Personal Development

Unhappy at work? Reflect on your values!

If you’re unhappy at work, take a moment to jot down what’s most important to you. For example:

🖋Connection with loved ones
🖋Autonomy in my job
🖋Making a difference
🖋Having fun
🖋Being a subject matter expert

Next, evaluate these values across three levels: the role, your manager, your company culture.

Review each value against each level and ask, is this value honored by my role, my manager, my company culture?

When your values aren’t honored by the inherent aspects of a role, this could mean career transition is in order.

When your values aren’t honored by your manager, moving to a new team in the organization could be in order.

When your values aren’t honored by the culture, departing the company could be in order.

Knowing where your values are violated is almost as important as knowing what you value.

I hope you find this as helpful as I did. This very exercise led me to quit my job and found Virtus Career Consulting.​


​The sweet spot between high self-importance and low self-esteem is self-compassion. It’s as important to extend compassion to yourself as it is to others.
Years ago, I made a mistake that caused me to beat myself up almost daily. With the help of mentors and supportive people in my life, I learned to be kind to myself and break out of my own mental prison.
We realize perfection isn’t attainable by others, but sometimes don’t afford ourselves that same grace.
Be kind to yourself and suspend self hyper-critical thinking to move toward loving yourself correctly.
Do you find it hard to practice self-compassion?


Assumptions really are termites to relationships. I hear assumptions every day because the bulk of my leadership coaching is helping people manage their people problems and conflict.
“She’s dismissing my ideas because she’s threatened by me.”
“He’s not promoting me because he doesn’t like me.”
“She’s not including me in decisions because she’s a control freak.”

For any given situation there are MANY possibilities to explain what might be going on. Some of our problems might even be caused by our own blind spots.

Instead of assuming, ASK. Open, honest communication works best. Try something like this:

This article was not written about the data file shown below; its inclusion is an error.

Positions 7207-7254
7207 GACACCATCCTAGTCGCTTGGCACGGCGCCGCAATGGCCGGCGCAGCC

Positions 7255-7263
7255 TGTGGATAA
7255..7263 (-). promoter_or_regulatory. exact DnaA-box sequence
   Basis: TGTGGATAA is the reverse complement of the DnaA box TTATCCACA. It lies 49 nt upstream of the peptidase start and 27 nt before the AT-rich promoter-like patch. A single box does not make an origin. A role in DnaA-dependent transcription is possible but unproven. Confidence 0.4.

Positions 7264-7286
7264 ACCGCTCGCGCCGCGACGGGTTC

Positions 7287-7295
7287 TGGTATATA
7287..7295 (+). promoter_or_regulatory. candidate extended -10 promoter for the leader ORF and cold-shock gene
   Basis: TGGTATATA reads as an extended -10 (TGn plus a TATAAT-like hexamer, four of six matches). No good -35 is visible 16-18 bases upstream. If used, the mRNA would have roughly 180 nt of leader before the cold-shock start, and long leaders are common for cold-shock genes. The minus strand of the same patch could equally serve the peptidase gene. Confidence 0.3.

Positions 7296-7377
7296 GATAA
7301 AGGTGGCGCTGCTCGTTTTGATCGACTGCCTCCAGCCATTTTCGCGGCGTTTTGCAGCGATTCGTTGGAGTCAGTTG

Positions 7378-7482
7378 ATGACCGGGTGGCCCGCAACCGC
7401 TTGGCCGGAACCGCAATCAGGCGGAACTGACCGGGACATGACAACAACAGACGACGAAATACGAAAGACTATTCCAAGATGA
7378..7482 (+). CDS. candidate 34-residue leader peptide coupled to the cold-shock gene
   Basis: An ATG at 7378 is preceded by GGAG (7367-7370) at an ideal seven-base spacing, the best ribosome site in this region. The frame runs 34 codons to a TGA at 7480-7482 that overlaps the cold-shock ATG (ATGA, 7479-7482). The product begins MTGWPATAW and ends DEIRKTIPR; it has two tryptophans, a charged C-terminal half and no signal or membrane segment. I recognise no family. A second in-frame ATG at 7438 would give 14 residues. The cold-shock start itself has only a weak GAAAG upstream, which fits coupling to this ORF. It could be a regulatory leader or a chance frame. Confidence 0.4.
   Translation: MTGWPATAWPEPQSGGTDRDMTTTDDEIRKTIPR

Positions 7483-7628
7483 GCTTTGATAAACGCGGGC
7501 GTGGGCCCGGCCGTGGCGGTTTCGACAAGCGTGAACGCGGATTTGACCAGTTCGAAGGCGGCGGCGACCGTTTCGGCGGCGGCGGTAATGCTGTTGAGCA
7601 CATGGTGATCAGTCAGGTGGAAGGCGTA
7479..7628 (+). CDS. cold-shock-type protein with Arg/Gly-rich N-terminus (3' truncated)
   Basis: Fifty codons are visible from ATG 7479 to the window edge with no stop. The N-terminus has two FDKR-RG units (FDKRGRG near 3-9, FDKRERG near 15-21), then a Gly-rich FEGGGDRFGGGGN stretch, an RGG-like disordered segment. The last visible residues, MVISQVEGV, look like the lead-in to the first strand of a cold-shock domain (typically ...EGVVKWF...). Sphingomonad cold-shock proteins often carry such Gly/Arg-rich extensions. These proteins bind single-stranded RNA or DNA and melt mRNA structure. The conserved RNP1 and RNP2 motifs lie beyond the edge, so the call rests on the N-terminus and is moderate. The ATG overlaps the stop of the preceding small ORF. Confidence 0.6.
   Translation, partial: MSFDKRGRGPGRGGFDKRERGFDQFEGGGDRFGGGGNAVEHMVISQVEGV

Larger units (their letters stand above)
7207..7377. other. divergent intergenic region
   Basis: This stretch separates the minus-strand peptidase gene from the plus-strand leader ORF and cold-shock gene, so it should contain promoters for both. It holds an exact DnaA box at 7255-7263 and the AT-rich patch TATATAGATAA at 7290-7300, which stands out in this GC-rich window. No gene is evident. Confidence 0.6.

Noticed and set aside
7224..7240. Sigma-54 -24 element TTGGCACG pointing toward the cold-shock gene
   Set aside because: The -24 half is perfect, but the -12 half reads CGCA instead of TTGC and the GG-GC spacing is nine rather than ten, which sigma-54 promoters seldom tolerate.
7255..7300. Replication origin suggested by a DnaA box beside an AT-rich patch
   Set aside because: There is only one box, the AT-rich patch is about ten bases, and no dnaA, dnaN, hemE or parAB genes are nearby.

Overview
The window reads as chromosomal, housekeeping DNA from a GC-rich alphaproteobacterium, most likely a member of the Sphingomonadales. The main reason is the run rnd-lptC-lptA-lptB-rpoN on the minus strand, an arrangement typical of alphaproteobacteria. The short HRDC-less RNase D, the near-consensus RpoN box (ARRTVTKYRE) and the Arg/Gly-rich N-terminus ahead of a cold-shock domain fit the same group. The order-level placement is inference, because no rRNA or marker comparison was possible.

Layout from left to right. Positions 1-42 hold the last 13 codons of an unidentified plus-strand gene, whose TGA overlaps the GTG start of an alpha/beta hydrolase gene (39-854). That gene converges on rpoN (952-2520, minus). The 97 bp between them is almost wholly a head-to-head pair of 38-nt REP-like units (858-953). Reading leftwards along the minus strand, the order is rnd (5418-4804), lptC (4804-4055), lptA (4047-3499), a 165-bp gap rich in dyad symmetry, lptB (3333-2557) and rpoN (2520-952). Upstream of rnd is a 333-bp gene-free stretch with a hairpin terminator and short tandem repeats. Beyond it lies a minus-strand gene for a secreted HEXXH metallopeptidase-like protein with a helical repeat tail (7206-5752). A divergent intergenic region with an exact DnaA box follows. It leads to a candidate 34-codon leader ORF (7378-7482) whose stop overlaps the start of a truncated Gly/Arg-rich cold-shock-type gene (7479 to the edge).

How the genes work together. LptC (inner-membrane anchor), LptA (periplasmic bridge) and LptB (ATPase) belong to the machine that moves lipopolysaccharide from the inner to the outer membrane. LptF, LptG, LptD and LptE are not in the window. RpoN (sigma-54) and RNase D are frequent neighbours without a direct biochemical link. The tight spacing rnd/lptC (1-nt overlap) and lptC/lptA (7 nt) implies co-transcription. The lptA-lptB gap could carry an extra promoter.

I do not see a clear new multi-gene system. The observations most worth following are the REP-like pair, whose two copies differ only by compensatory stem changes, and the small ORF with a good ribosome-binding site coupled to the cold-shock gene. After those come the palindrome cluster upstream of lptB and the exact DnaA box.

“The last few weeks I’ve observed _________. Could you help me understand what led to that decision?”

“I’ve presented three ideas this quarter that were declined. I’d be interested in receiving feedback on how I could present my ideas differently to increase receptivity.”

The next time you catch yourself making an assumption, challenge yourself to consider possible alternatives, give the person the benefit of the doubt, and ask!
The gap between love and hate is created by misunderstandings.


Fear Can Inhibit Growth

​I overcame a small fear today. It’s a silly thing, but I feel victorious.
I’m collaborating with a colleague, the amazing Dawn Metcalfe, and Dawn uses WhatsApp to communicate. I enjoy learning new information, but dislike figuring out unfamiliar tools. Like you, I’m busy – I want things to work immediately.
However, I obliged Dawn and installed WhatsApp.
Then it happened.

A feeling of overwhelm. Disorientation. Frustration. What *is*this? How do I use it? Seven minutes (in vain) trying to add her as a contact. ARGH!
I uninstalled it. Who needs WhatsApp?
I emailed Dawn with other options to collaborate. She gently encouraged me to reinstall again, and she would add me.
I obliged. Reinstalled.  How do I send an audio message? I felt momentarily stupid. I took a deep breath and just starting playing until I figured it out and sent my first successful message.
Dawn’s reply to me: “I’m very, very pleased you’ve embraced this new technology.”
And guess what? I love it!
When you have the initial reaction to flee a new task or change, remember it’s the fear center of your brain speaking. It means well, but it’s not protecting you from REAL danger.
It’s keeping you from learning.
Breathe. Embrace discomfort. Push through. Growth awaits!

Got Goals? First, Do This!

​Don’t make the mistake of setting goals without first asking these questions!
1. What did I accomplish in 2017 that was important, or I valued?
2. What’s going well that I can leverage?
3. What could be different or better?
4. What’s getting in the way of improving #3?
5. What’s one thing I would change?
6. How might I get what I need to make #5 happen?

Take time to answer these questions and you’ll have a meaningful and focused foundation to plan what’s next.

What did you accomplish in 2017 that you’re proud of?

If you didn’t reach your goal, what one thing will you do differently to change that for 2018?